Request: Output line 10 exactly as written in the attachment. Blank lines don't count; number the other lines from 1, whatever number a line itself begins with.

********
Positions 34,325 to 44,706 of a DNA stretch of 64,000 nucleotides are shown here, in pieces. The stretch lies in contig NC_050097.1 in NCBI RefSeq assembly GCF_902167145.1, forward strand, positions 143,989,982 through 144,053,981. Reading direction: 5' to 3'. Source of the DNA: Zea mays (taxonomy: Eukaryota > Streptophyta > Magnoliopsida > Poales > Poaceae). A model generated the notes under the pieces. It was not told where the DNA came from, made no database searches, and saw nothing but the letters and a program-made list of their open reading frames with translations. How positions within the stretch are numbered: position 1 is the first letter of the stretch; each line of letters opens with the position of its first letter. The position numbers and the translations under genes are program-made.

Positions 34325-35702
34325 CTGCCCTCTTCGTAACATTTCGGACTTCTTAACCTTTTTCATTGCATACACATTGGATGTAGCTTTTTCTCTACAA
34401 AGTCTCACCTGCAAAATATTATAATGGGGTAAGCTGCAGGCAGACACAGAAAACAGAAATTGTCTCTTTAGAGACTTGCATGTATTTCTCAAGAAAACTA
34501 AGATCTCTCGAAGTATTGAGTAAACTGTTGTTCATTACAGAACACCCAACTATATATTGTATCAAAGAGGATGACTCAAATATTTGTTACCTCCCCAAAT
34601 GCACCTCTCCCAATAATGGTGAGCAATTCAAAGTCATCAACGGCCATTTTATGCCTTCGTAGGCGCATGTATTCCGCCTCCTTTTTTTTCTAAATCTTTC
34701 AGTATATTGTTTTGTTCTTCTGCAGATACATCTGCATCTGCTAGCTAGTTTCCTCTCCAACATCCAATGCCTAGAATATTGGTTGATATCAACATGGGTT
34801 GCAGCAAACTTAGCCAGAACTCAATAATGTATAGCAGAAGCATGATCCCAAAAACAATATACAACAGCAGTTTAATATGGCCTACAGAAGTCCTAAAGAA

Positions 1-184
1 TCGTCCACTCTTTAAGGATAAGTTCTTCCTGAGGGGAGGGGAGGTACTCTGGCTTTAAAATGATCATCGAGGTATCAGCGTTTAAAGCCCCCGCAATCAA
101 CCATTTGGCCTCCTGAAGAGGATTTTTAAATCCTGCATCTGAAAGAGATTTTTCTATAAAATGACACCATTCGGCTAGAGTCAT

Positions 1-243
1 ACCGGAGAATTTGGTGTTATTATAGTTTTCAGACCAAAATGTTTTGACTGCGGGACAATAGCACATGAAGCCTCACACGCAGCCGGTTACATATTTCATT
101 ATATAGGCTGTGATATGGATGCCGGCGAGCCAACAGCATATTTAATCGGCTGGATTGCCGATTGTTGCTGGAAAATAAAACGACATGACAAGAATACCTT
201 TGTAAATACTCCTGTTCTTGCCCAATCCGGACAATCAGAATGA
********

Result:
1 TCGTCCACTCTTTAAGGATAAGTTCTTCCTGAGGGGAGGGGAGGTACTCTGGCTTTAAAATGATCATCGAGGTATCAGCGTTTAAAGCCCCCGCAATCAA